Wednesday, January 18

‘Dastarkhwan’ revisited

I first came across this word, dastarkhwan in Lucknow. It's a tiny street which is full of little eateries. And I tell you the food there is to die for kids. It's truly magical what they do. Every time I go there, nana gets me some food from there and I just pig out. Here's an article written by a friend of mine which goes a bit deeper into the history of food. I chuckled at the recipe where she mentions 'bhunao'. Brown. Take a peek at mamma's recipe book. It's so amusing to read. But that's what makes these recipes beautiful and lovely. They include the human touch. The emotion. Nigella Lawson does the same and that's why I love her as well. Food should be a passion and to make it or eat it, you should be passionate about it. And I further reiterate, the mark of quality for any restaurant is a biryani. Specially the meat biryani like goat or chicken. If that's good then the cook/restaurant is good. 
Maybe one day I'll learn to make biryani. We've got that hyderabadi biryani book but those recipes are horribly hard. And the girls don't like that. So I guess I'll have to wait till you come kannu. And it was good to see you yesterday. I was happy to see you relaxed and looking good. And don't forget the deal! :)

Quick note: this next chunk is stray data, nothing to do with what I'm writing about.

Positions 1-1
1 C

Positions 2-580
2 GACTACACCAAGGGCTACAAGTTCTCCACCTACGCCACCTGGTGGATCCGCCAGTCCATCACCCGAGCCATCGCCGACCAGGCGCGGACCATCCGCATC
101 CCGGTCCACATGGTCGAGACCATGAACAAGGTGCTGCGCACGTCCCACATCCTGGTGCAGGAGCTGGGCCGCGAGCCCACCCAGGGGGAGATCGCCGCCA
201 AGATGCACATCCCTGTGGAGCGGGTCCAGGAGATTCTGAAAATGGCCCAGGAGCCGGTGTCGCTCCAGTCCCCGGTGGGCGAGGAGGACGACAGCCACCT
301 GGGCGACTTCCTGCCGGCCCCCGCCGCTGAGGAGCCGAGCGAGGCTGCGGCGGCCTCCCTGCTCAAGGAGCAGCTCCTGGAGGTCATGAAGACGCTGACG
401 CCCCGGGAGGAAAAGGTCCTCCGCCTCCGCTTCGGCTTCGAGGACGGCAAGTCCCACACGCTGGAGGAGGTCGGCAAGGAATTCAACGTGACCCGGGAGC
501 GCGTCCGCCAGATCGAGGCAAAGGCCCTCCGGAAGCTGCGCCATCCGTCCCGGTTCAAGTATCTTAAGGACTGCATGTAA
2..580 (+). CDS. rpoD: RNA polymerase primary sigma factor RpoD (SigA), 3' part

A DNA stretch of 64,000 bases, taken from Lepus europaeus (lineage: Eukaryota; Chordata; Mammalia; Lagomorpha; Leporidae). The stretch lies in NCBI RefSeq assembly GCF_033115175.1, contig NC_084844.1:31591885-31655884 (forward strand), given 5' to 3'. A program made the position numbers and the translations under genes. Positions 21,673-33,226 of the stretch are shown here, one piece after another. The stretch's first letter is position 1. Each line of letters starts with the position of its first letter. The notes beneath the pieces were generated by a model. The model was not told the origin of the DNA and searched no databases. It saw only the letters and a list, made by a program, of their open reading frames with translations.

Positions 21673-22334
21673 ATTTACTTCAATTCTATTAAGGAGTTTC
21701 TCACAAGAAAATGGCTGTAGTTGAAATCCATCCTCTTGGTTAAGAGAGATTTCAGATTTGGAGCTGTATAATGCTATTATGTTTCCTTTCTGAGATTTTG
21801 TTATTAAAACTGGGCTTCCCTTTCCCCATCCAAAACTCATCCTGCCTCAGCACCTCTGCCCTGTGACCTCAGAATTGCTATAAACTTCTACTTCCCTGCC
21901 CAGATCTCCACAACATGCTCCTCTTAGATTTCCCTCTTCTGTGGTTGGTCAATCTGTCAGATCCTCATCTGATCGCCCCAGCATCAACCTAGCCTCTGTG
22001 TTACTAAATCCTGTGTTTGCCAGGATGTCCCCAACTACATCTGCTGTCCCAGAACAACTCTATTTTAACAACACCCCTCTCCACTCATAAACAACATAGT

‘Dastarkhwan’ revisited
Pritha Sen (left) with Manzilat Fatima. Photographs: Indranil Bhoumik/Mint
Manzilat Fatima, 47, is describing a Shia community speciality offered in prayer (haazri) on Muharram. “You take a mini paratha, place a kebab on it, add a piece of smoked paneer that you get in New Market here in Kolkata, plus julienned ginger, mint leaves, a slice of cucumber and a roundel of onion,” she says. “We call this a ghutwan kebab, because the meat is first marinated with papaya and then cooked till it assumes an almost paste-like consistency.”

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